If you buy a house and the furnace stops working two weeks after you move in, you’re out of luck — unless you purchased or received a home warranty.
Two products — the home warranty and the builder warranty — can take some of the worry out of buying or selling a home. These warranties typically insure appliances and major systems in a home, whether it’s new or just new to you.
Most builder warranties cover a new home’s materials and workmanship for one to two years, with coverage that lasts up to 10 years on major structural elements.
Rules vary from state to state, but generally these warranties only apply to the sale of a new home from the person or company that constructed it, to a new owner-occupant. Your state attorney general’s office can help you determine whether your builder is offering all the warranties required by state law.
A homeowner who gets a builder warranty with the purchase of his new home may also opt to add another layer of coverage by purchasing a home warranty. Additionally, home warranties can provide protection for those buying older homes. Home warranties generally cannot be purchased for mixed-use properties or mobile homes.
A basic one-year warranty can cost as little as $200 and will generally cover plumbing, heating and some appliances. The price of a warranty will increase as additional items and coverages — such as a swimming pool, washing machine or garage door opener — are added.
Home warranties may be purchasd by sellers, who often add them to their closing costs, but they may also be purchased by buyers. Some real estate agents will give buyers a home warranty as a gift at closing.
Home warranties are not the same as homeowners insurance. Insurance protects against perils including fire, hail, property crimes and certain types of water damage. A home warranty does not cover these perils but, rather, covers specific components of the home.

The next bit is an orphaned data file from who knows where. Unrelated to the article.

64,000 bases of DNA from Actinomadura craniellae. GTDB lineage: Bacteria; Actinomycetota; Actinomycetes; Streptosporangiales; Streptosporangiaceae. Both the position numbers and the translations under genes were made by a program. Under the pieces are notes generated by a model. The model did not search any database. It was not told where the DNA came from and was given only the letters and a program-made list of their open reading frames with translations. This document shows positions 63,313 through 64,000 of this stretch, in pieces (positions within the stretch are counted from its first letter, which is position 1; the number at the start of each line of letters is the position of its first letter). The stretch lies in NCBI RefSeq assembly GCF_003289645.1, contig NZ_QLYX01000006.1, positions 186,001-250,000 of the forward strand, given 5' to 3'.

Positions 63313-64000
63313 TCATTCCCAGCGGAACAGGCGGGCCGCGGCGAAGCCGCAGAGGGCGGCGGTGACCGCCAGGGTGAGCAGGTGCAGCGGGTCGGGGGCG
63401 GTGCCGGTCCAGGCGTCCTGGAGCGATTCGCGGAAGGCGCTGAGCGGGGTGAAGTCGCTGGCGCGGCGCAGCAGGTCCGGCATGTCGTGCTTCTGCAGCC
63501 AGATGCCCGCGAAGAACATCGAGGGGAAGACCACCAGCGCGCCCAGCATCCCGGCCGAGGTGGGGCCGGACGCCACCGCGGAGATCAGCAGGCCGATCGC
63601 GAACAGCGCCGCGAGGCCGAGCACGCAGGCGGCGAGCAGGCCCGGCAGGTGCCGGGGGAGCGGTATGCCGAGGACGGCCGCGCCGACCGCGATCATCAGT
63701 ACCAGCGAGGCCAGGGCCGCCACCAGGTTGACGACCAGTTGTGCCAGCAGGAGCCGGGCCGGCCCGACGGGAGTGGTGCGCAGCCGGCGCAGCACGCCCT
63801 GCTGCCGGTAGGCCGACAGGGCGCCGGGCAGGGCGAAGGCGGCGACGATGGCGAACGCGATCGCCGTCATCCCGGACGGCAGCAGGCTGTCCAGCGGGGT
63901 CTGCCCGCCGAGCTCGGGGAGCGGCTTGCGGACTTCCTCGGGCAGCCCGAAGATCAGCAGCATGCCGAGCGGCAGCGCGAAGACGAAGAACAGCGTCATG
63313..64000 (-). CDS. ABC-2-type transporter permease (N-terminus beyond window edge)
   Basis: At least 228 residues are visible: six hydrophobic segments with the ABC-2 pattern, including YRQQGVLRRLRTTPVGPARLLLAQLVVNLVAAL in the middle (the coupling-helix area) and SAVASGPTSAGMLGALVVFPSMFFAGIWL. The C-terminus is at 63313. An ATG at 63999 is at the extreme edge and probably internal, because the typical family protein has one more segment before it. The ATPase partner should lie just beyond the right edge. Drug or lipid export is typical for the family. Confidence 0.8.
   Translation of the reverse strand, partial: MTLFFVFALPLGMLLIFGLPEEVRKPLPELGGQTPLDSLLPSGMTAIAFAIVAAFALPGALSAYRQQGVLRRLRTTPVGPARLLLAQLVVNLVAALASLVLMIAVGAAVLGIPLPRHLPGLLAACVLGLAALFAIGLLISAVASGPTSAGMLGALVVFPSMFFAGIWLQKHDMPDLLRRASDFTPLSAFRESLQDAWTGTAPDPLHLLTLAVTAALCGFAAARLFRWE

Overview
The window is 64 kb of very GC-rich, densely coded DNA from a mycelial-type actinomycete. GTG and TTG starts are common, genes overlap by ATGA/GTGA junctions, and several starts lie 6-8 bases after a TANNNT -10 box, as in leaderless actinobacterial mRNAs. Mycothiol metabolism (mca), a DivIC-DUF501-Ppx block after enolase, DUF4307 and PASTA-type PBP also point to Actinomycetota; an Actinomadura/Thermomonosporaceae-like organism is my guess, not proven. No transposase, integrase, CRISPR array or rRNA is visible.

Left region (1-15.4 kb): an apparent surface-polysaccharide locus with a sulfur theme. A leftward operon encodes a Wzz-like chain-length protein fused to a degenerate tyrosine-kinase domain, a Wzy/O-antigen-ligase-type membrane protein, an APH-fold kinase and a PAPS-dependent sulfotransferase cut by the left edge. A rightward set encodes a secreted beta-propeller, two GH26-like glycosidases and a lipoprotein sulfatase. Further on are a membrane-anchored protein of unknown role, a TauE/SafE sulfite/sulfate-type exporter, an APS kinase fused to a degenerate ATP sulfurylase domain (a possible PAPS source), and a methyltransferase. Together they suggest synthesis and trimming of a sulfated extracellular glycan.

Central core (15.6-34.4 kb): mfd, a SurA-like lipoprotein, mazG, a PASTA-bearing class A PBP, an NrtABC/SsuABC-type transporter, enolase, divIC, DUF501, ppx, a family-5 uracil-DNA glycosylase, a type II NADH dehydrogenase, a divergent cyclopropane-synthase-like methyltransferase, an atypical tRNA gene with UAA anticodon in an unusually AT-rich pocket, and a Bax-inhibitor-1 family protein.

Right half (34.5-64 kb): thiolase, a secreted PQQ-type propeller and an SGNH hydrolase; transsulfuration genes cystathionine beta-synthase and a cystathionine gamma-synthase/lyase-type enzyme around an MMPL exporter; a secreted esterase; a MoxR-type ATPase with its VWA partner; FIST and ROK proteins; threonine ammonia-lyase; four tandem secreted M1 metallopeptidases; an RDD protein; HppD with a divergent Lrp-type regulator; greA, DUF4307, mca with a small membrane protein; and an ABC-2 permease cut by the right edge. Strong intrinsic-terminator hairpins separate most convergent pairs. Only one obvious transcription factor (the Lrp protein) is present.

A home warranty is a contract between a homeowner and a home warranty company that provides for discounted repair and replacement service on named items. When something that is covered by a home warranty breaks down, the homeowner calls the home warranty company, which dispatches one of its contracted service providers to examine the problem. If the necessary repair or replacement is covered by the warranty, the homeowner only pays a small service fee (in addition to the money already spent to purchase the warranty), and the service provider completes the work.
If you’re thinking about purchasing a home warranty, do your homework. Shop around for the coverage and pricing that best fits your needs. Ask the warranty company:
- What is covered?
- What is excluded from coverage?
- When does coverage begin? Some companies provide coverage on closing day, while others don’t take effect for two weeks to a month.
- How long does coverage last?
- What is the claim-filing process?
- Is there a cost to file a claim?
Knowing your warranty options and doing your research ahead of time can provide peace of mind when moving into your new home.